LASHKAR GAH, Afghanistan — As the Afghan military and police take charge of providing security in ever-increasing portions of the country from departing international forces, many local residents are asking one question: Are local forces really up to the task?
As of Dec. 26, the Afghan government assumed responsibility to providing security in three districts in Helmand province — Marja, Nad Ali and Nawa — as well as Balkh, Daikondi, Takhar, Nimroz, Samangan and Kabul provinces.
Saleh Mohammad, a resident of the Nad Ali, said Afghan forces were unable to provide security even with the presence of foreign troops. He wondered how they’d be able to maintain order now that they’re on their own.
“I think that once the transition process is completed, warfare will intensify in Helmand,” he said. “It’s true that the Afghan police and army are better trained than in the past, but they aren’t equipped with the weapons and artillery they need to prevent Taliban attacks.”
Others remember that when responsibility for security in this provincial capital was handed over to local forces in July, Lashkar Gah was hit by a number of suicide attacks.
Lashkar Gah resident Abdul Hadi said that while he approved of the handover, he doubted Afghan forces were ready to shoulder the responsibility.
“If the process of transition is to take place now, it will certainly entail bloodshed among Helmand’s people,” Abdul Hadi said. “At a time like this, I think that handing over security would be a big betrayal.”
Mohammad Laiq Sarferaz, who served as an officer in the Soviet-backed military of the 1980s, said he knows why government security forces are no match for the Taliban.
“These forces are divided into (ethnic and factional) groups, and ... put their personal and group interests first, which are not necessarily those of the country or the nation,” he said. “Another important point is that these forces don’t have the same motive for fighting as the Taliban have.” While the insurgents believe in pursuing war for their faith and for a free Afghanistan, Sarferaz said, government forces are still aren’t sure what they are fighting for.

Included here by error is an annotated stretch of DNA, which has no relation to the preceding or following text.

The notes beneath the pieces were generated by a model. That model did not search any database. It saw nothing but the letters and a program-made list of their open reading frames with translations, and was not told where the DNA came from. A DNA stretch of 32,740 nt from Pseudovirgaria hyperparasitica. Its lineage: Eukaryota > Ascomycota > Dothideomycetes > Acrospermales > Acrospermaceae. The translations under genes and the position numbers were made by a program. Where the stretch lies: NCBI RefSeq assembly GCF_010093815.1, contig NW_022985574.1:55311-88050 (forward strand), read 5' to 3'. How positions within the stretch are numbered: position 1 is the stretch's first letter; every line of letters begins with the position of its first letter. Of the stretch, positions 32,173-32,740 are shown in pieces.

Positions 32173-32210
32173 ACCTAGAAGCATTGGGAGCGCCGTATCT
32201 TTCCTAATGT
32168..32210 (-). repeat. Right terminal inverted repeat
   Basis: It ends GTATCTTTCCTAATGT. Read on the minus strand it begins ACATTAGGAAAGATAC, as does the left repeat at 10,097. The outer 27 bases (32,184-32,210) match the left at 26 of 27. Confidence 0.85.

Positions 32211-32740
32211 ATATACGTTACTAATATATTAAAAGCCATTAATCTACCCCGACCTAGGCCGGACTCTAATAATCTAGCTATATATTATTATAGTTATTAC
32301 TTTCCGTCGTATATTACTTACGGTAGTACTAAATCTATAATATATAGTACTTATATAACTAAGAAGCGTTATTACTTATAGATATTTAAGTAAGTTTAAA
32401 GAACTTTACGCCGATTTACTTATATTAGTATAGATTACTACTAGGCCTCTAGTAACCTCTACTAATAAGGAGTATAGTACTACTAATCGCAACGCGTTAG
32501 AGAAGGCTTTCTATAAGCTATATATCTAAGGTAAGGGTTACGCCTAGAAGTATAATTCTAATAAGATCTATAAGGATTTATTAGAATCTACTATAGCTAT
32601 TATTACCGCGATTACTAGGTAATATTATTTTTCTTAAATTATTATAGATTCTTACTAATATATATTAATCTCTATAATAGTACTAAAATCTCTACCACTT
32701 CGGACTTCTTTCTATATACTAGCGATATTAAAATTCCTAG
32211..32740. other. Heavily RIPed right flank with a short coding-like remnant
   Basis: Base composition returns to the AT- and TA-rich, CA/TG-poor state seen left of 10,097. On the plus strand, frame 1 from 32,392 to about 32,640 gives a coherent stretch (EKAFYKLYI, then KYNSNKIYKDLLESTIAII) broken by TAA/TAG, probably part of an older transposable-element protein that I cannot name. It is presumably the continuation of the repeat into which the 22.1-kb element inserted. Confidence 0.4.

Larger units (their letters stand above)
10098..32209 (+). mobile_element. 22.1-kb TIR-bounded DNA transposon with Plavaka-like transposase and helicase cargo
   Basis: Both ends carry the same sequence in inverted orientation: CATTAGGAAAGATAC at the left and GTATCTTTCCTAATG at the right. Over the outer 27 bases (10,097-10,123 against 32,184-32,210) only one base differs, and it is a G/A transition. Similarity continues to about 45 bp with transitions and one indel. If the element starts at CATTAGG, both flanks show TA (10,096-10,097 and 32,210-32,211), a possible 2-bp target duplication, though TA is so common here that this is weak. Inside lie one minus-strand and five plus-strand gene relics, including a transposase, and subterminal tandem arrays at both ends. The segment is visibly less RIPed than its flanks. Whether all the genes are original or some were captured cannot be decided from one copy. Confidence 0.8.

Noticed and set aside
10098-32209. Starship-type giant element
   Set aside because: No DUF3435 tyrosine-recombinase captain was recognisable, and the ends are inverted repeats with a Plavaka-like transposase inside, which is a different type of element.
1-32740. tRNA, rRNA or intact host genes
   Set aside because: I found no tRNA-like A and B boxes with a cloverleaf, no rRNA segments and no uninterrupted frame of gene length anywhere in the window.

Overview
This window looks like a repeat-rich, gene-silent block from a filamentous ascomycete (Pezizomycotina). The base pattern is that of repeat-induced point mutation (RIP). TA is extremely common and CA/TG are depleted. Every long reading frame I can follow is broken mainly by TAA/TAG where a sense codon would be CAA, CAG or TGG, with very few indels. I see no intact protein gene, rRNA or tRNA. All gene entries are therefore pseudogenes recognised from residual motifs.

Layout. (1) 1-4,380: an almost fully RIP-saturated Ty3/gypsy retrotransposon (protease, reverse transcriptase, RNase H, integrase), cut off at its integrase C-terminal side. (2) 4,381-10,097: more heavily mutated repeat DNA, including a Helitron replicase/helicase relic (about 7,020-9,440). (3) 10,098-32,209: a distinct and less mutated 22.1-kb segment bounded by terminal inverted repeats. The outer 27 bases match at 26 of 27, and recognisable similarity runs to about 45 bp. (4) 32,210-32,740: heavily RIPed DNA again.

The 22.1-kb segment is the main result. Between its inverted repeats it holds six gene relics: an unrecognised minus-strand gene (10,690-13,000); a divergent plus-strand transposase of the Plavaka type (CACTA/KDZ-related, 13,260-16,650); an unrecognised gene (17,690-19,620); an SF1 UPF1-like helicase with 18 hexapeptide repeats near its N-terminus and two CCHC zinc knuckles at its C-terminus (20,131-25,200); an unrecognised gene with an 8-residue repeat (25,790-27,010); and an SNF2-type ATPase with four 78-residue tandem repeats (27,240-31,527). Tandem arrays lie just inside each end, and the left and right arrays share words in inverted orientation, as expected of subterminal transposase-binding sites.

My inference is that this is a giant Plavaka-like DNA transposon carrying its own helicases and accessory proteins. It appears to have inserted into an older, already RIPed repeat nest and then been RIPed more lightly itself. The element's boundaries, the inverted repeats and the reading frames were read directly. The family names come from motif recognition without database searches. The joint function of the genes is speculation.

“If the armed forces aren’t given a clear explanation of what patriotism and the aims of the war are, they won’t be able to maintain security,” he added.
One former member of the national army, who deserted two months ago, confirmed this assessment.
“We don’t know who our friends and enemies are,” said the former officer who spoke on condition that he not be identified. “One day our president says the Taliban ... are our enemies, and the next he calls them our brothers. The Americans view the Taliban as their enemies one day, yet they have started underground talks with them and say they aren’t their enemies.” Government and defense officials deny that the military lacks resolve or direction.
According to Mohammad Gulab Mangal, the governor of Helmand province, “when responsibility for security in Lashkar Gah was handed over to Afghan forces, people were concerned and mistrustful about whether security would be maintained in the city. And at the same time, our opponents tried to stir up chaos to demonstrate that the transition had been a failure. However, our brave Afghan forces were able to prevent any type of incidents.”
With proper training and equipment in place, Mangal said, “We are ready to deal with any kind of security issue. We want to reassure the public that no problems will arise.”
Both the defense and interior ministry have recently intensified their recruitment processes. Defense Ministry spokesman Zahir Azimi says the Afghan National Army now has 180,000 members and will reach 195,000 by October 2012. The army is expected to have 240,000 members by the end of 2014, when international troops are scheduled to leave Afghanistan.
But the commander of the army unit responsible for security in Laskar Gah acknowledges that army units in the province do not have all the weapons they needed.
“We have a very good plan in place in Helmand, and coordination among the national army, the national police and Afghan National Security Directorate is excellent,” said Gen. Shirshah. “We can take over responsibility for security from the foreign forces, and I would like to assure people that there won’t be any problems — we are going to do better,” he said.
• Ehsan is a reporter in Afghanistan who writes for The Institute for War & Peace Reporting, a nonprofit organization that trains journalists in areas of conflict.